A group of scientists presents a new possibility of what celestial body could Pluto really be as its demotion as a dwarf planet continues to stir debate.

The scientists from the Southwest Research Institute toyed with the idea that Pluto could actually be a giant comet after all. To test this premise, the scientists created a cosmochemical model of Pluto

Cosmochemical Model

Dr. Christopher Glein of SwRI's Space Science and Engineering division and his team developed what they called "the giant comet cosmochemical model of Pluto formation."

Through the model, the team arrived at a conclusion that a previously discovered glacier on Pluto's surface, the Sputnik Planitia, has the similar nitrogen composition to that of the comet 67P/Churyumov-Gerasimenko.

"We found an intriguing consistency between the estimated amount of nitrogen inside the glacier and the amount that would be expected if Pluto was formed by the agglomeration of roughly a billion comets or other Kuiper Belt objects similar in chemical composition to 67P, the comet explored by Rosetta," Glein explained.

Sputnik Planitia

This large glacier, comprised of ice that is rich in nitrogen, was formed at the left lobe of the bright Tombaugh Regio feature on Pluto's surface. It was first discovered by NASA's New Horizon in 2015 and estimated to be 100 million years old. It was still being shaped by a geologic process at the time of discovery.

The glacier has shallow trenches that contained darker material than the glacier's even surfaces. Some of these trenches also appeared like clumps of hills protruding from the surrounding terrain.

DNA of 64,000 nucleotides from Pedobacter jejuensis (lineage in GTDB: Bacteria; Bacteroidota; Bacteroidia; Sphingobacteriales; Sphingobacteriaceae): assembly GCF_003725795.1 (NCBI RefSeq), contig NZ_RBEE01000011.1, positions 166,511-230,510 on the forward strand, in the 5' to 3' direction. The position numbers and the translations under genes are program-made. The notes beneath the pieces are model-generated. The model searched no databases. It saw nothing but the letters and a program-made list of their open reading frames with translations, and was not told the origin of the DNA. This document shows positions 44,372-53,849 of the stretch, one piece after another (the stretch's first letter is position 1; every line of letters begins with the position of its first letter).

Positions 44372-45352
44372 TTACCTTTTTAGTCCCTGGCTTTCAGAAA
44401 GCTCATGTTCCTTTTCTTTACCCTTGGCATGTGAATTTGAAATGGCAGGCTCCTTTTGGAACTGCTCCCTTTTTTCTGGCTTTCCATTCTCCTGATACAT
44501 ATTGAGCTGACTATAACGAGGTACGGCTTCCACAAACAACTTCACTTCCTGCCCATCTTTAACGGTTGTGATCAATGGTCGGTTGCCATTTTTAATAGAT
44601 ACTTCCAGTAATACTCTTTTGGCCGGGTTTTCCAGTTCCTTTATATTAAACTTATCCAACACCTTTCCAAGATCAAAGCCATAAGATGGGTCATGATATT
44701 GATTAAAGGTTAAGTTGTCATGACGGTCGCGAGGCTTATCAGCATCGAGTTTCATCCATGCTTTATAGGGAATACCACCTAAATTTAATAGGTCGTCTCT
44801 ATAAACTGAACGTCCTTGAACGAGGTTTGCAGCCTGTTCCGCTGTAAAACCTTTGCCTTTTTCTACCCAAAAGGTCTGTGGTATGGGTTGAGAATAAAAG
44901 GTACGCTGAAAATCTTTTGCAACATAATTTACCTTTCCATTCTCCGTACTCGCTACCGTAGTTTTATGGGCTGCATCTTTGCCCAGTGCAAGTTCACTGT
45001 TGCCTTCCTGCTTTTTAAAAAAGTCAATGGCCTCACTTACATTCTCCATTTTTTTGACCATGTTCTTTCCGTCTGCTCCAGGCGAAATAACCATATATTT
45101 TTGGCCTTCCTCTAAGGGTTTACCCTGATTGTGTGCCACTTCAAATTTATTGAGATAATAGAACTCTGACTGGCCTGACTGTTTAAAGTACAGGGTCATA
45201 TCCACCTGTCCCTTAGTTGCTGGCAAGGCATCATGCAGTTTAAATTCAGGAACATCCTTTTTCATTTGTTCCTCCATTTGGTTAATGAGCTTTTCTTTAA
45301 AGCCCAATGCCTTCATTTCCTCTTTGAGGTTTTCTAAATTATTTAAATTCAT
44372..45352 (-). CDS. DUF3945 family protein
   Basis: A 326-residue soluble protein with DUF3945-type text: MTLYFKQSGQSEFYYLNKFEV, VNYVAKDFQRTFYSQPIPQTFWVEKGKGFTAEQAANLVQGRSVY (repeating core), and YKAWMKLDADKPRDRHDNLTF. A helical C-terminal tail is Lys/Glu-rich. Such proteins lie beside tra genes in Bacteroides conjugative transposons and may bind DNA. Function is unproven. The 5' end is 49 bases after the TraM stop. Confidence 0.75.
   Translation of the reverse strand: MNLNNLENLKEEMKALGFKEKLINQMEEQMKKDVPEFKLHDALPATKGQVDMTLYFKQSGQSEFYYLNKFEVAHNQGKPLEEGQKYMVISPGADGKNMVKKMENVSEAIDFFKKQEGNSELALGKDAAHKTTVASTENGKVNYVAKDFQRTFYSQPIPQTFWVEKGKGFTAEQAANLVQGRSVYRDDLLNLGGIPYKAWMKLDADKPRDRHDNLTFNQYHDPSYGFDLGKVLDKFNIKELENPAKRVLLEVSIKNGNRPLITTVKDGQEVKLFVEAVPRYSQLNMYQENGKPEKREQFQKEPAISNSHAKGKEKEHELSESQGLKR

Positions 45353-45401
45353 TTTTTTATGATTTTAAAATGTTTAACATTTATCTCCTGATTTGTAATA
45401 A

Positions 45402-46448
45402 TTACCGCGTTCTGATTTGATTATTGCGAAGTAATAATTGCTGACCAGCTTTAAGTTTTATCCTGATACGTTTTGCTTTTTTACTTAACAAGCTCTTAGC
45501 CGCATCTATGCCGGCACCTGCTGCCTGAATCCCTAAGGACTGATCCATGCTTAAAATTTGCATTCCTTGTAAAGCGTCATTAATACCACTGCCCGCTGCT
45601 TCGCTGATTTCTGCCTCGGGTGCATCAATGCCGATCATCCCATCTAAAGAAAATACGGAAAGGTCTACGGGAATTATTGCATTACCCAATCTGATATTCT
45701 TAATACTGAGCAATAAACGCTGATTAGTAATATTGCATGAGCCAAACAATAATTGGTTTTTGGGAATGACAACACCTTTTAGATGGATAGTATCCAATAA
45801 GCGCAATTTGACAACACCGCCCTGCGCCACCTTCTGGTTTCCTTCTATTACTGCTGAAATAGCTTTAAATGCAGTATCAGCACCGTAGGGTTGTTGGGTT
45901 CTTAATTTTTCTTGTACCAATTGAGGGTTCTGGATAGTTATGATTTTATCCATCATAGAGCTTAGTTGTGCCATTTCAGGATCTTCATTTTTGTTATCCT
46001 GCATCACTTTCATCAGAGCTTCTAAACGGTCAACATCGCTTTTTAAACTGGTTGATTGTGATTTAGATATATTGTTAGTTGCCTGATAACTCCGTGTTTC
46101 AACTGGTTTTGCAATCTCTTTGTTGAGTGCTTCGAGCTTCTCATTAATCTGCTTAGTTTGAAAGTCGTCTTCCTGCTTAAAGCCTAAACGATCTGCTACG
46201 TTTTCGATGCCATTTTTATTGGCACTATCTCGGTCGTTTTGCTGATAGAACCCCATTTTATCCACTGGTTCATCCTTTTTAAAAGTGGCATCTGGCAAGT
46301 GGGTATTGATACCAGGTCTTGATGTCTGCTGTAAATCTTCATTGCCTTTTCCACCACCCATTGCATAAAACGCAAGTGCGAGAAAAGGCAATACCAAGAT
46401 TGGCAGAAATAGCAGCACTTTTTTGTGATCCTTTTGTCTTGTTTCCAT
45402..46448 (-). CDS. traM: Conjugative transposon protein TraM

The Sputnik Planitia also has some portions that appeared to have formed by a process called sublimation where ice turns directly from solid to gas.

The glacier's irregular shape may have resulted from the contraction of surface materials like what happened when mud on Earth dries. The irregular shape may also be a result of convection process brought by frozen carbon monoxide, methane and nitrogen, and the temperature of Pluto's interior according to NASA.

Comet 67P/Churyumov-Gerasimenko

This comet was the target landing of ESA's Rosetta mission. Hence, the Comet 67P/Churyumov-Gerasimenko made history when it became the first comet to be orbited and landed by robots from Earth in August 2014.

One significant finding from the Rosetta mission was that some of the comet's dust grains contained a suite of 16 organic compounds comprising numerous carbon and nitrogen-rich compounds.

The comet's nucleus was found to be less dense than water and emit twice as much dust gas when heated by the Sun.

The Probability That Pluto Is A Giant Comet

Glein and his team's next step would be to examine the nitrogen present in Pluto and how much of the volatile element potentially could have leaked out of its atmosphere.

"A volatile is defined here as a chemical species that can readily transition in a macroscopic sense between gaseous and condensed forms at the temperature of a planetary body," the team wrote in its paper titled Primordial N2 provides a cosmochemical explanation for the existence of Pluto's Sputnik Planitia.

For the meantime, "the giant comet cosmochemical model" created by the team suggested that Pluto has a chemical composition inherited from cometary building blocks. This initial composition may have been modified by liquid water coming from the possible subsurface ocean.

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